“In all cases an author needs to find a way to make their book and themselves stand out in the crowd. It all starts by getting specific about your market, developing a niche, and crafting your content and marketing to suit.”
Shennandoah Goodson is Director of Marketing and Business Development for Connor Creative Co. In her many years as a PR and Marketing consultant, Shennandoah has worked with numerous authors and publishers to build successful book marketing campaigns and author platforms. A writer herself, Shennandoah is passionate about writing and books and loves empowering authors to take ownership of their book’s success.
Shennadoah is teaching a class for the Writers’ League called “Positioning Your Book in the Marketplace” on Saturday, August 20, 2016 at the ACC Highland Campus. Read the interview below and visit the class page to learn more.
Scribe: For those who may be new to marketing, what are the differences between positioning, platform, and a marketing plan?
Shennandoah Goodson: In a nutshell, your positioning is how you’ve defined the niche or angle you will use to stand out in a crowded market place. Your marketing plan is your step-by-step guide to marketing yourself and your book. Your platform is the many activities you engage in to raise the visibility of you and your book. They are each necessary and all work together but serve very different purposes.
Scribe: Why is it important for authors to find their niche in the marketplace?
SG: Millions of books are published every year. Regardless of your genre, you will have tremendous competition, but even more so if you don’t focus on a key niche. There are thousands of mysteries or business books or any other category of books published each year. To stand out, you need to hone in on what makes you, your book, and your target reader unique.
A well-defined niche also helps you craft targeted messaging and marketing campaigns to promote your book. It helps convey what’s different and interesting, and it helps a reader say, “Hey, I think this is for me.”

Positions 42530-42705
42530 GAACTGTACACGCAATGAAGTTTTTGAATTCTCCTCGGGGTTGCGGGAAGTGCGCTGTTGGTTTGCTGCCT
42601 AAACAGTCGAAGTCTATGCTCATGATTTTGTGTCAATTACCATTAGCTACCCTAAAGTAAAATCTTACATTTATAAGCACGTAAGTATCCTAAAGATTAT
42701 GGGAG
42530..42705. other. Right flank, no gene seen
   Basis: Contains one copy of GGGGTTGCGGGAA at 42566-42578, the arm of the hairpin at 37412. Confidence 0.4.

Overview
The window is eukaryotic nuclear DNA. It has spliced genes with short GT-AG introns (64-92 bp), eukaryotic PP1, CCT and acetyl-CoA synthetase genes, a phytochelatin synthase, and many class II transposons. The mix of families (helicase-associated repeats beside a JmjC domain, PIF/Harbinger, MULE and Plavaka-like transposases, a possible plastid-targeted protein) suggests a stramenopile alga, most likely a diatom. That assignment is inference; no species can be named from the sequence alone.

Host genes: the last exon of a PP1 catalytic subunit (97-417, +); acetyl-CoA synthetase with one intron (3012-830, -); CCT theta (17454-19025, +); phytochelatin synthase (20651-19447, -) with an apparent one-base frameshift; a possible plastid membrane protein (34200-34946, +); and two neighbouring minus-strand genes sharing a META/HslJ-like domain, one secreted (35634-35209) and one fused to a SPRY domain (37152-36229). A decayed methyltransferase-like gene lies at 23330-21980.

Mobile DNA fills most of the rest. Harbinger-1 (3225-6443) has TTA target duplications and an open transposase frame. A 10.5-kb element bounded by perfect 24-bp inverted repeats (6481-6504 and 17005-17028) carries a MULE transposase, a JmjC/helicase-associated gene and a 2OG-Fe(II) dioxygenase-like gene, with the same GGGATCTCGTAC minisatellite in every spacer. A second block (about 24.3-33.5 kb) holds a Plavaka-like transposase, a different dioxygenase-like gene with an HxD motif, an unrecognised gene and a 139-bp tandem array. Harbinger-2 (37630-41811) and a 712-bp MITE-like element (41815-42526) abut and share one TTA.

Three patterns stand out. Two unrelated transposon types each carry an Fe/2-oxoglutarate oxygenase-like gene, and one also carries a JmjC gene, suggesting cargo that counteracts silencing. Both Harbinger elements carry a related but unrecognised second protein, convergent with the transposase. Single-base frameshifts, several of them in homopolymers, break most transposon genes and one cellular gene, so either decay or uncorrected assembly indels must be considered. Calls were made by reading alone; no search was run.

Scribe: In the class description, you mention that the competitive landscape affects not just an author’s platform but also the structure and content of the book. What are some strategies that authors can use to make themselves aware of the competitive landscape, even while they are still in the process of writing their book?
SG: READ!!!! The first thing any author should do is read books in their category and not just the best sellers but mid-list authors too. This will help the author gain an understanding of what’s out there and how to make their book different enough to not sound like a rehash of what’s already on bookshelves. Authors also need to read the trades, talk to booksellers and industry pros, and see what the professionals are saying about market trends and reader habits. Publisher’s Weekly, Writer’s Digest, and a host of other publications are great resources to understand how to develop compelling content with marketing and sales in mind and without losing sight of the heart and craft of writing.
Scribe: How does strategy differ for a novel versus a nonfiction book?
SG: These days, not by much. In fact, I encourage nonfiction authors to see what successful fiction authors are doing to sell their books and vice versa. Many nonfiction authors tie speaking and consulting into their platform and marketing, which is a viable option for fiction authors too. On the flip side, fiction authors know how to leverage their creativity to create fun and interesting marketing campaigns that bring their books to life. Nonfiction authors can take that same approach and draw readers into the book in a new way. The only difference in strategy really is who they are targeting and which social media platforms and media outlets are best suited for them.